A Manchester synagogue which owes £10,000 to a burial board has been urged to sell its building.
Higher Crumpsall and Higher Broughton Hebrew Congregation in north Manchester has been unable to maintain payments to the Rainsough Joint Hebrew Burial Board and has not kept burial fees paid by members in a separate account.
The synagogue, built in 1928, is supposed to pay one third of the £30,000 annual running costs of the board, which deals with the maintenance of Rainsough Cemetery in Prestwich, and now owes it more than £10,000.
Brian White, who set up the Rainsough Charitable Trust four years ago to raise money for cemetery improvements, has accused Higher Crumpsall of spending its members' burial fees, and claims the only solution is to sell the building.
Accounts distributed to members show that the synagogue owes £25,000 to creditors, and has only £2 in its current account.
The accounts also show that members' subscriptions is spent on wages, bills and repairs, but do not indicate a separate holding for the burial fees.
Mr White said: "Higher Crumpsall has deteriorated both physically and in terms of its membership. There are 170 members who have paid membership for 50 years and there isn't a penny to pay for their burials or funerals, and that's a tragedy.
"The shul has never had separate accounts or funds for burials. It's used all its funds by paying staff and repairs and there is nothing left. There has been gross mismanagement."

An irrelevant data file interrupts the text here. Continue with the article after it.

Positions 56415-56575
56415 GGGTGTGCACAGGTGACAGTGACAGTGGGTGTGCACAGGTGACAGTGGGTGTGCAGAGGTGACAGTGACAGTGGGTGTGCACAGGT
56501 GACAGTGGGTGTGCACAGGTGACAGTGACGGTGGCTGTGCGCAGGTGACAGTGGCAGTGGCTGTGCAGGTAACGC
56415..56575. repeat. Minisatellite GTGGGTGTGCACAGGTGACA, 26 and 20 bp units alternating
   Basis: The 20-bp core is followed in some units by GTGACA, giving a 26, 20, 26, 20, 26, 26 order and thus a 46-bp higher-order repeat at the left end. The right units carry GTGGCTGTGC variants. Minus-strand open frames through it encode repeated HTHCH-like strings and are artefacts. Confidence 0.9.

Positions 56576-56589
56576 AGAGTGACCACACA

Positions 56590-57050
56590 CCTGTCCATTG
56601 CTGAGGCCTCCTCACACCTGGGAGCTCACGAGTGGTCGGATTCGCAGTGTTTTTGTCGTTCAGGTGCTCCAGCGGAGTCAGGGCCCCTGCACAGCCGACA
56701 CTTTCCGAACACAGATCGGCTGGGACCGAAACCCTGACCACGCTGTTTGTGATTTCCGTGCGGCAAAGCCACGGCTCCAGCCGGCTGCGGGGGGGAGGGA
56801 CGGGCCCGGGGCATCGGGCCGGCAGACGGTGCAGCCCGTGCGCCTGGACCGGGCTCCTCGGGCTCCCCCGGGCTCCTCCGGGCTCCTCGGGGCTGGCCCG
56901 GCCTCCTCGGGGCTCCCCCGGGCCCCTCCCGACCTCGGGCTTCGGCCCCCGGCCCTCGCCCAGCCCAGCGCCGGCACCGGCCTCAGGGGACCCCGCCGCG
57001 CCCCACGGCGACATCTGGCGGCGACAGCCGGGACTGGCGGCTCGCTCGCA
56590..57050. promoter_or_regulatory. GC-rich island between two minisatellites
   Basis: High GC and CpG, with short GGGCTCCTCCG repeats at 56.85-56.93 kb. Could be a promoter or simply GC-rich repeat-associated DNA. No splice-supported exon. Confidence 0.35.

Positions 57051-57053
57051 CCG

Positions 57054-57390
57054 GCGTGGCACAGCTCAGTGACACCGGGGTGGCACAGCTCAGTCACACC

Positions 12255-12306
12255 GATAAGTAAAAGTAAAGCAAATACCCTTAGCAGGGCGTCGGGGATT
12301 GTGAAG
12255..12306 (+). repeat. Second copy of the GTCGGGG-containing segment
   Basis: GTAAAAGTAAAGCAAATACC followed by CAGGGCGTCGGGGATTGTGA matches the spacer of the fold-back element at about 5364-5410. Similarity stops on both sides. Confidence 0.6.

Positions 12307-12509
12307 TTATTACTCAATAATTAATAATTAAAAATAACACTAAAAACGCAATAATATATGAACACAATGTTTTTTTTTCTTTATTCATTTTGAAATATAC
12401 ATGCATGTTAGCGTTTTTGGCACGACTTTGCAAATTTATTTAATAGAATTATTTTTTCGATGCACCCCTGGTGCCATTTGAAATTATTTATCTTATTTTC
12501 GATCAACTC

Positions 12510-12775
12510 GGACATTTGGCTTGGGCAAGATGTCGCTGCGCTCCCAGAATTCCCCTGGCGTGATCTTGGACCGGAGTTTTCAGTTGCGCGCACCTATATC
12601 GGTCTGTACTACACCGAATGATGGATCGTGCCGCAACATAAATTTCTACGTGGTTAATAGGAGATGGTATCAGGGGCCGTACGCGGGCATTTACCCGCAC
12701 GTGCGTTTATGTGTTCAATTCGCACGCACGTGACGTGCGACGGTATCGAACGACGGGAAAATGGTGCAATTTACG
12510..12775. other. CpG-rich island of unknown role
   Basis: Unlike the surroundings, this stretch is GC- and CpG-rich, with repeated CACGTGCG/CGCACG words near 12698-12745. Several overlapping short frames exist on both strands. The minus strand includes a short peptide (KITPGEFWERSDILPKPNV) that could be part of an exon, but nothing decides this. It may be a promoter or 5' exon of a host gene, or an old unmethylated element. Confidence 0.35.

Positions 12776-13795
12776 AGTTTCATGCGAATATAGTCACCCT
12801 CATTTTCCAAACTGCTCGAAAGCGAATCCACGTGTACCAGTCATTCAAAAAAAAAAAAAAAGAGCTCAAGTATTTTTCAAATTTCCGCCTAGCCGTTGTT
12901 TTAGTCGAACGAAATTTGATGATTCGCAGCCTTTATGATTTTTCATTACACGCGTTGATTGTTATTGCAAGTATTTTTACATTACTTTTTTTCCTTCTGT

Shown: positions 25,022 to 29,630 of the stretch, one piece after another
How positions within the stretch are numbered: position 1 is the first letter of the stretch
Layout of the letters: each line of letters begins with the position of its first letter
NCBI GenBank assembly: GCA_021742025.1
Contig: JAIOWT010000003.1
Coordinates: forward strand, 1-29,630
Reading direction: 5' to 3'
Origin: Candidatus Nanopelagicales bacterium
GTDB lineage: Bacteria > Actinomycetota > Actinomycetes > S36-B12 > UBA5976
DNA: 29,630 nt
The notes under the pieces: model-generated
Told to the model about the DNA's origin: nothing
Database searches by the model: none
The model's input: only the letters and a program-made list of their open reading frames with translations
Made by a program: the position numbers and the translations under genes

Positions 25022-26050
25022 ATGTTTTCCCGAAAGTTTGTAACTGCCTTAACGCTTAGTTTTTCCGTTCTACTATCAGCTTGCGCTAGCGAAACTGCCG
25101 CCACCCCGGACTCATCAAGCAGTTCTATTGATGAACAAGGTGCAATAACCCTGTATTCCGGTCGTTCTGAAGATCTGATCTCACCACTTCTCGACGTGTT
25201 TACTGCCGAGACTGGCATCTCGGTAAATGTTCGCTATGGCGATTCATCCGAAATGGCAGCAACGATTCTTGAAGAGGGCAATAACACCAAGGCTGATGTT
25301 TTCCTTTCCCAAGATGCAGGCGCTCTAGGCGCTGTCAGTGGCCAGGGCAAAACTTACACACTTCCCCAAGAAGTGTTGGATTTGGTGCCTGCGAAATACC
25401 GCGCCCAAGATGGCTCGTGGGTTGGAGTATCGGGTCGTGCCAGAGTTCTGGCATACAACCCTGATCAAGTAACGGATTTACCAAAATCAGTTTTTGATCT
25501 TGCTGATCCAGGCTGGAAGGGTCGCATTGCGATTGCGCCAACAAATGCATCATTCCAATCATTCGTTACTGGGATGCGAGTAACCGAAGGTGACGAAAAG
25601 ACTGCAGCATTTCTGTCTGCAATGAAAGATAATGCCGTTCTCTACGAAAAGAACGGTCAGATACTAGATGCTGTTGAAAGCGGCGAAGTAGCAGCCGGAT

Rabbi Yehuda Brodie, administrator of the Kashrut Authority, which is a partner in the burial board, said: "There is declining membership but the shul still has the same responsibilities, and that's the main reason there is a poor record of payments.
"We are exerting as much pressure as we can. The last method we used was by threatening not to allow a monument to be erected."
Eileen Somers, administrator at Higher Crumpsall, said: "We did have a financial crisis and got behind with payments. But it's under control. We had withheld payments because Rainsough is waterlogged.
"The accounts have not been signed off because they are not completed. We have found there is money owing to us from the Inland Revenue and once that is in, we will pay. When I come to pay for funerals, the money is there."
But Mr White said: "The only solution is to sell the building and put the money into a separate burial fund or tell the members they have to pay their burial fees again - but most are not in a position to do so."
Selling the building has its own issues. The synagogue has received £296,000 in repair grants from the Heritage Lottery Fund since 2004 and would have to pay back the grant if the building is sold.